Petrochemical plant constructions slow as pandemic threatens workforce
Concern about the virus spreading in construction sites, where up to several thousand workers congregate and share facilities, have had immediate consequences and in some cases indefinitely extended timelines.
While petrochemical companies did not report output declines in March 2020, construction projects have dramatically slowed or even crawled to a halt due to the Covid-19 pandemic.
Unlike operating plants that appeared to have largely continued production after enforcing safety measures such as remote working, social distancing and intensified disinfecting, construction sites concentrate a much bigger number of workers.
According to an April 2 report from Patrick Kirby, Wood Mackenzie principal analyst, and Matthew Chadwick, vice president for global head of petrochemicals, “in the medium term, new petrochemical capacity additions are likely to be lower.”
“Existing projects under construction will be postponed by labor restrictions,” it said.
LyondellBasell slows PO/TBA plant
LyondellBasell said on March 30 it informed contractors that it will slow construction of its propylene oxide (PO) and tertiary butyl alcohol (TBA) plant in the Gulf Coast due to the Covid-19 pandemic.
"We believe it is prudent to limit construction activities at this time," said Torkel Rhenman, vice president for intermediates and derivatives.
"Over the next several weeks, we will be working with our contractors and suppliers to develop a revised project timeline," he added.
Construction started in August 2018 and is more than 30% complete. There is currently ongoing installation of key equipment and towers, the company said.
The PO/TBA plant construction is in the company’s Channelview, Texas complex. It is associated to an ethers unit in nearby Pasadena. Annual capacity will be 470,000 tonnes of PO and a million tonnes of TBA.
LyondellBasell had on Nov. 12 projected the plant would be online by 2021, three years after construction started.
The company, with headquarters in the Netherlands, is one of the world's biggest producers of polymer compounds and biggest licensor of polyolefin technologies.
PO is used to make polyols that in turn go into polyurethane, a material in mattresses. PO is derived from propylene. Propylene is obtained as a co-product of ethylene in ethane cracking, or by de-hydrogenating propane.
TBA is used as a solvent, as an octane booster, and as an intermediate for methyl methacrylate (MMA). When polymerized, MMA produces a plastic that serves as an alternative to glass, with uses such as for commercial plane windows.
Nova Chemicals cuts 90% PE plant construction workforce
Nova Chemicals said on March 27 it is “adjusting construction work” on its new polyethylene (PE) facility and cracker expansion project in Ontario, Canada.
This “will result in a reduction of approximately 90% of our total construction workforce. It is too early to say what impact Covid-19 will have on our overall construction schedule,” it added.
“A phased ramp-up will be considered at the appropriate time,” said Nova Chemicals, owned by Abu Dhabi-based Mubadala Investment.
The project includes a 50% expansion of a cracker and new PE capacity for 450,000 tonnes annually at a cost of C$2 billion. It was set for completion in late 2021.
Shells suspends construction of polymers plant in Pennsylvania
“We have made the decision to temporarily suspend construction activities at Shell’s Beaver County site, effective March 18,” according to a statement signed by Hillary Mercer, vice president at Shell Pennsylvania Chemicals.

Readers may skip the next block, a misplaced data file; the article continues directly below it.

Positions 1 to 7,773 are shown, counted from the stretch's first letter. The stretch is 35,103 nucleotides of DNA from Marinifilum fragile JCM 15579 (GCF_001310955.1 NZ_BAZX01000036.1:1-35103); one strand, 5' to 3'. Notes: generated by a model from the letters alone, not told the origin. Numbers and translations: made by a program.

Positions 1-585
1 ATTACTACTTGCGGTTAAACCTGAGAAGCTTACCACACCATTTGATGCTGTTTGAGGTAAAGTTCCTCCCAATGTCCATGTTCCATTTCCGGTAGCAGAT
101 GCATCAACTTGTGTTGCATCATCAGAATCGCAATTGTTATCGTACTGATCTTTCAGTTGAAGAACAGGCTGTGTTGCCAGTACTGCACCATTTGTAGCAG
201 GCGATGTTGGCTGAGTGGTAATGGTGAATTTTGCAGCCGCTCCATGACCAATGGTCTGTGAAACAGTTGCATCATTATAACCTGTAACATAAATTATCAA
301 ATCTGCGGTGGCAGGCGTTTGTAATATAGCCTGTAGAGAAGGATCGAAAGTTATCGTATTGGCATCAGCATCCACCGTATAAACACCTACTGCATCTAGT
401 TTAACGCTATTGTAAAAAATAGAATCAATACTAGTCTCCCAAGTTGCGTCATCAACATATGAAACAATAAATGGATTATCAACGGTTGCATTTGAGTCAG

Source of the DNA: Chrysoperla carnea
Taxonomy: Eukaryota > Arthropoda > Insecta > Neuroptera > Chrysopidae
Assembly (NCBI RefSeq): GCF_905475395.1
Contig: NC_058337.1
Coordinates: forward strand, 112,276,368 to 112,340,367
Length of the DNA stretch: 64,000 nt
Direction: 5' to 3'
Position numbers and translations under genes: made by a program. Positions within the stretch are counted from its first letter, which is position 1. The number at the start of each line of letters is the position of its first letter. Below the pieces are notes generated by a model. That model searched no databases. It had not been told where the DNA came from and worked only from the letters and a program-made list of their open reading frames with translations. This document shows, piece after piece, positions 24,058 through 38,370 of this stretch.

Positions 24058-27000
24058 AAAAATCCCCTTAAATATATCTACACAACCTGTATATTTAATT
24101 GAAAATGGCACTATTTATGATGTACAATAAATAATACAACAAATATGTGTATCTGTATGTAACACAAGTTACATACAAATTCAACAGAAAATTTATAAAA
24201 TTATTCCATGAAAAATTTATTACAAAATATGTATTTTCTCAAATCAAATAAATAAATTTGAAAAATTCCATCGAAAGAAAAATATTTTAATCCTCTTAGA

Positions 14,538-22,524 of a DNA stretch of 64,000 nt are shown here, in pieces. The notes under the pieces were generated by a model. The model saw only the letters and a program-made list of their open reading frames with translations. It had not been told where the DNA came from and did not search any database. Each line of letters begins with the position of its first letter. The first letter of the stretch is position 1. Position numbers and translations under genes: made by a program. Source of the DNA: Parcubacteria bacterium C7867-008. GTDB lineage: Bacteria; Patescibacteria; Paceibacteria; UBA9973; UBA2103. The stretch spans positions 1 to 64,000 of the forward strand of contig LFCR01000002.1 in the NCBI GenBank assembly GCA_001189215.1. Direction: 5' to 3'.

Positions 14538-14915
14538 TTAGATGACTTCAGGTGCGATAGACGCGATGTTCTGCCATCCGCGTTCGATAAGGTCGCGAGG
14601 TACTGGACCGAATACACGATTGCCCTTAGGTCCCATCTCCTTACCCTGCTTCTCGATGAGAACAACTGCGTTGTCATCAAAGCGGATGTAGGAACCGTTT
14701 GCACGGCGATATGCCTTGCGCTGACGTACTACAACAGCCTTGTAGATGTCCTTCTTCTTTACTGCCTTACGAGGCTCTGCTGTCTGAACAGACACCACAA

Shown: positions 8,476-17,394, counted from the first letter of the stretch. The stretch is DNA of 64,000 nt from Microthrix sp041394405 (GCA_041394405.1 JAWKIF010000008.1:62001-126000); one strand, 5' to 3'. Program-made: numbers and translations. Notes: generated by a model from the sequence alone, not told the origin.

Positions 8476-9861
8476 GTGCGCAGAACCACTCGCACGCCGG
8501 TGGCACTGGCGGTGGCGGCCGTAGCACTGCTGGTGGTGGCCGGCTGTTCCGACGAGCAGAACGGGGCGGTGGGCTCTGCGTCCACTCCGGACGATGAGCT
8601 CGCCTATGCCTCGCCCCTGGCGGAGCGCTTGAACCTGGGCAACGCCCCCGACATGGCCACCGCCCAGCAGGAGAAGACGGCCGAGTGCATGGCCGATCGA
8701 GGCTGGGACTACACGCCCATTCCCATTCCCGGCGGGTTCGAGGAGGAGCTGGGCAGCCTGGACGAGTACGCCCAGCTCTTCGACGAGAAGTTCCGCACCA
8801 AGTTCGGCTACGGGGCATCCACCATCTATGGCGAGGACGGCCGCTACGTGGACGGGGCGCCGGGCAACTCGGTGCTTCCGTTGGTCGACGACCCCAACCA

The company planned to install additional mitigation measures aligned with Center of Disease Control guidance.
“Once complete, we will consider a phased ramp-up that allows for the continuation,” it said.
“The decision to pause was not made lightly. But we feel strongly the temporary suspension of construction activities is in the best long-term interest,” Shell added.
The release mentioned 8,000 workers were involved in construction, that sources familiar with the project have estimated at a $6-billion cost. Construction started in 2017. It was set for completion in the early 2020s.
The plant includes a new cracker with 1.5-million-tonnes annual capacity of ethylene and 1.6 million tonnes of PE. It is located in Monaca, Pennsylvania.
Experts see FID decisions likely to slip
The Shell project is the biggest project underway as part of plans for a new petrochemical hub in the U.S. Northeast based on shale gas supplies available in the area as well as market proximity.
Thailand’s PTT Global Chemical has been considering for the past five years a project similar to Shell's in Belmont County, Ohio just down the Ohio River from the Monaca, Pennsylvania project.
According to reports earlier this year, a Final Investment Decision (FID) decision was to be announced in 2020.
According to the Wood Mackenzie report on April 2, any decisions to add capacity may see delays.
“Decision-making on pre-FID projects will slip, perhaps indefinitely,” the report said.
Over $200 billion in projects had been approved and considered until recently.
Ongoing operations do not report impacts on output
Formosa Plastics Corp. said on March 20 that as of that date it had “not experienced any significant impacts.”
Manufacturing and distribution of polyethylene, polypropylene, polyvinyl chloride, caustic soda, bleach or other products it makes continued, it added.
Similarly, Latin America’s biggest petrochemical company, Braskem, said on a statement on March 20 in Sao Paulo that as of that date it had not identified impacts in operations or sales.
“Our manufacturing sites remain operational and there are currently no impacts to our supply chain,” Nova Chemicals said on March 27.
LyondellBasell’s “ongoing operations at Channelview or Bayport, designated as part of the United States' critical infrastructure” continue unaffected, the company said.
By Renzo Pipoli